What three values would you choose to build your life upon, if you were to choose your values based on adult experience and understanding of life right now? It didn’t have to be three, it could be two, or five, or 17 – although that seems excessive, and possibly difficult to manage. I chose three – because three is what I live, myself, and these are the values that I build my future on, and have chosen with deliberate care. They require practice, and ask much of me. In practicing them, they pull me toward my future. Mindfulness, sufficiency, and perspective are the three values I am choosing to build my life upon. It has made a great deal of difference in how I make decisions, and why I make the choices I do. What will you choose? What will you do about your choice? Having the intention, do you also have the will – and the verbs? There’s a lot of practice involved in this one, particularly if growth is part of the plan. It’s probably emotionally safer… easier, perhaps… to choose to answer this question only in terms of the being you are here, now. Even that is a significant improvement over struggling within the framework of implicit values learned in childhood without ever being considered with care. Make no mistake, this is a challenging question to ask one’s self, and the answer demands a lot of us once we know it. 🙂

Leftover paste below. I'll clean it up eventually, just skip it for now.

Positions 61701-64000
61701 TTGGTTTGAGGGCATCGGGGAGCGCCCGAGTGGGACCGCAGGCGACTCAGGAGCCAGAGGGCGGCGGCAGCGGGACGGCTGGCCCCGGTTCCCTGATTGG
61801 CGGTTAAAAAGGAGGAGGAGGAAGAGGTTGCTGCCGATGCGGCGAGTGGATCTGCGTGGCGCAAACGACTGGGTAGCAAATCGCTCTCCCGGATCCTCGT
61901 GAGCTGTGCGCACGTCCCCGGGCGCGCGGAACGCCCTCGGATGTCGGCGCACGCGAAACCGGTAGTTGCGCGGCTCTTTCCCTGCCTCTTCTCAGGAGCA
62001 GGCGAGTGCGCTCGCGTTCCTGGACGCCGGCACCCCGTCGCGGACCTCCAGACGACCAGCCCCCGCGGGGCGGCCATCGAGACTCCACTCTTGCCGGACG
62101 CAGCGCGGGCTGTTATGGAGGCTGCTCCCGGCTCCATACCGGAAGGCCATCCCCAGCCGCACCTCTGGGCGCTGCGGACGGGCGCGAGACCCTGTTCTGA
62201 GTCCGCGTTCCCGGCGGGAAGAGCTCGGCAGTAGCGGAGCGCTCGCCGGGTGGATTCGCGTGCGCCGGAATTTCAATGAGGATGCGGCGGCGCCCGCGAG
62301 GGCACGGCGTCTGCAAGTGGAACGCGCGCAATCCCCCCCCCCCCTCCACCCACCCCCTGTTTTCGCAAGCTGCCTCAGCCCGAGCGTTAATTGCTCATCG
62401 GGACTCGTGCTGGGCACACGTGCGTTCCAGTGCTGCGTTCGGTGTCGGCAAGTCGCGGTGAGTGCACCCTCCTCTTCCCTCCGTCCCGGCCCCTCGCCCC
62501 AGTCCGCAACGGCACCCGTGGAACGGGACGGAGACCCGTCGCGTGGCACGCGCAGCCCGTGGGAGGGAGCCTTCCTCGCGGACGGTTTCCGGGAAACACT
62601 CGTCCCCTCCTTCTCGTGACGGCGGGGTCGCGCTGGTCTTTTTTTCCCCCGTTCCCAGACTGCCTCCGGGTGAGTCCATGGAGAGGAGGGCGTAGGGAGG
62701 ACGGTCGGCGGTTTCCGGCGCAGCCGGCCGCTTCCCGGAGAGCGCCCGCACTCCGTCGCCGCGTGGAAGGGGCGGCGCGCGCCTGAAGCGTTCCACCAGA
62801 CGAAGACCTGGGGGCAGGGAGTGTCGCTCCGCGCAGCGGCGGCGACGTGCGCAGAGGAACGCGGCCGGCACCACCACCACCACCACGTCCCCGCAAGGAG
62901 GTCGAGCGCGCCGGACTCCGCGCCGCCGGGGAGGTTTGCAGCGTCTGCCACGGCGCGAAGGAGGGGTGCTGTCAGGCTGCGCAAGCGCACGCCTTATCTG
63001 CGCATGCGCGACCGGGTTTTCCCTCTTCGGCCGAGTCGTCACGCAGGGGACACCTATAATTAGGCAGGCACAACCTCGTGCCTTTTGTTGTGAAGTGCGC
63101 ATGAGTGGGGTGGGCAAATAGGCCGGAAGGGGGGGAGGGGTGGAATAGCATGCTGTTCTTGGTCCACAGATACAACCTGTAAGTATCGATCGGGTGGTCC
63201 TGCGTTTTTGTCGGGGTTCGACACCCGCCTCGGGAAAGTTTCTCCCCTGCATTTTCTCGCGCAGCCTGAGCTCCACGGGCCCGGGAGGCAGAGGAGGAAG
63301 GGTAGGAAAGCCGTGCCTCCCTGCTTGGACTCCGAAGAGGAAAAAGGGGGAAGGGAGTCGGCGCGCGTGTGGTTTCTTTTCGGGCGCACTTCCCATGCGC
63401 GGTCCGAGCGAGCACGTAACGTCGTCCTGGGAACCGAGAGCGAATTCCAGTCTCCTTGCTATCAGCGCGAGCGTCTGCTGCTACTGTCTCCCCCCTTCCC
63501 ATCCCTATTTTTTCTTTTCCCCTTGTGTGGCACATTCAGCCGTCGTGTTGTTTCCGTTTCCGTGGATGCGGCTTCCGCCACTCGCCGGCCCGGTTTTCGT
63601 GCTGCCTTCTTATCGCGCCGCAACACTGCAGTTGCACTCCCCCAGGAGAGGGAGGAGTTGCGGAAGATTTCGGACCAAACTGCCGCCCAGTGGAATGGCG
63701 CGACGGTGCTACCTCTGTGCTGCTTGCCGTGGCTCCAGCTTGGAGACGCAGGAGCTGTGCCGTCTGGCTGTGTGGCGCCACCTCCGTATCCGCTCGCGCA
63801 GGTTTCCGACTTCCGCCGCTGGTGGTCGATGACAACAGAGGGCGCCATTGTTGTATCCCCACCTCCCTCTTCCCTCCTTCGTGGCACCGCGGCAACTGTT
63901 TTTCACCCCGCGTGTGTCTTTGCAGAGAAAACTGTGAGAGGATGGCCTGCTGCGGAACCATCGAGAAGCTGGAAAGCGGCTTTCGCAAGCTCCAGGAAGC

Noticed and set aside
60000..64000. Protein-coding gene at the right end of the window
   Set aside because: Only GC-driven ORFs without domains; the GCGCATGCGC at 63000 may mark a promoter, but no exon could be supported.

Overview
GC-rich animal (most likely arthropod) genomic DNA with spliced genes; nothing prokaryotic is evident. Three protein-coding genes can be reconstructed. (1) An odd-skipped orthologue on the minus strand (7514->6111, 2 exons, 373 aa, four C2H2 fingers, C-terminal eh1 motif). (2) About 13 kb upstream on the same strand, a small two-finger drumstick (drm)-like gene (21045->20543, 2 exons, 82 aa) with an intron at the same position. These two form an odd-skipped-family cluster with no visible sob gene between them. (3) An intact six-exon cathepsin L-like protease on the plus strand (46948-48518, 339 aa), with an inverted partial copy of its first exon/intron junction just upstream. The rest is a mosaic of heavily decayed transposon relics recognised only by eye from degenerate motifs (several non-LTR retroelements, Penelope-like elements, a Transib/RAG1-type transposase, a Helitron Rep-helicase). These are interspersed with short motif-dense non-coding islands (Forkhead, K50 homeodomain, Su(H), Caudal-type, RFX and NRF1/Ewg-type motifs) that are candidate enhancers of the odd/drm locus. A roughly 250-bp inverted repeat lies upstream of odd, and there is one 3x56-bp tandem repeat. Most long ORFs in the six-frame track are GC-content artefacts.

Do these values, taken together, allow you to continue to become the person you most want to be, practiced over time? Simply enough, if the answer is clearly “no”… begin again. Ask the questions again. Consider the questions again. Answer the questions again. Consider your answers with great care; is this who you are? Is it who you most want to be? When the final answer is clearly “yes”… then the work begins in earnest, every decision, every choice, each moment, every day. There are verbs involved. Your results may vary. You’ll probably begin again, often. Still… in a life where you are your own cartographer, having your own experience, walking your own path, this seems a very good start to building a useful map. 🙂

So… what are your values? Whether you know the answer to the question or note, they will determine your vote in the next election, and in everything you do, and every relationship you have.  😉 Today is a good day to be who you are; every journey starts somewhere.